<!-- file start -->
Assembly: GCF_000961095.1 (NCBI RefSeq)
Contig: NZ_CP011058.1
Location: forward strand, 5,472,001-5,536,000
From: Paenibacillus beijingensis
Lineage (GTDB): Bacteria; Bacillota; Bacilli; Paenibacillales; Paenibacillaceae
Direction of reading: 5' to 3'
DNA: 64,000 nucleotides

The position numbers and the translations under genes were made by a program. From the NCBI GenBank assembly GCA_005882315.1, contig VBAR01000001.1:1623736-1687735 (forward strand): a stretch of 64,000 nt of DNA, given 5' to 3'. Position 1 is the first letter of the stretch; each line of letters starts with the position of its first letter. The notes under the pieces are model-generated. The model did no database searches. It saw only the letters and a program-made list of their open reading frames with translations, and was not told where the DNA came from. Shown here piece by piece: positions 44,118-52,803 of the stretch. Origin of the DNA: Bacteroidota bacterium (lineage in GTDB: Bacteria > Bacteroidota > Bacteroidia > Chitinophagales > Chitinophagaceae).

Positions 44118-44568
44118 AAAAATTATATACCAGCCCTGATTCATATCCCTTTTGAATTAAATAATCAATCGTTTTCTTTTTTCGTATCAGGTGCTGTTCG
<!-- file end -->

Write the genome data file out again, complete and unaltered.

Assembly: GCF_000961095.1 (NCBI RefSeq)
Contig: NZ_CP011058.1
Location: forward strand, 5,472,001-5,536,000
From: Paenibacillus beijingensis
Lineage (GTDB): Bacteria; Bacillota; Bacilli; Paenibacillales; Paenibacillaceae
Direction of reading: 5' to 3'
DNA: 64,000 nucleotides

The position numbers and the translations under genes were made by a program. From the NCBI GenBank assembly GCA_005882315.1, contig VBAR01000001.1:1623736-1687735 (forward strand): a stretch of 64,000 nt of DNA, given 5' to 3'. Position 1 is the first letter of the stretch; each line of letters starts with the position of its first letter. The notes under the pieces are model-generated. The model did no database searches. It saw only the letters and a program-made list of their open reading frames with translations, and was not told where the DNA came from. Shown here piece by piece: positions 44,118-52,803 of the stretch. Origin of the DNA: Bacteroidota bacterium (lineage in GTDB: Bacteria > Bacteroidota > Bacteroidia > Chitinophagales > Chitinophagaceae).

Positions 44118-44568
44118 AAAAATTATATACCAGCCCTGATTCATATCCCTTTTGAATTAAATAATCAATCGTTTTCTTTTTTCGTATCAGGTGCTGTTCG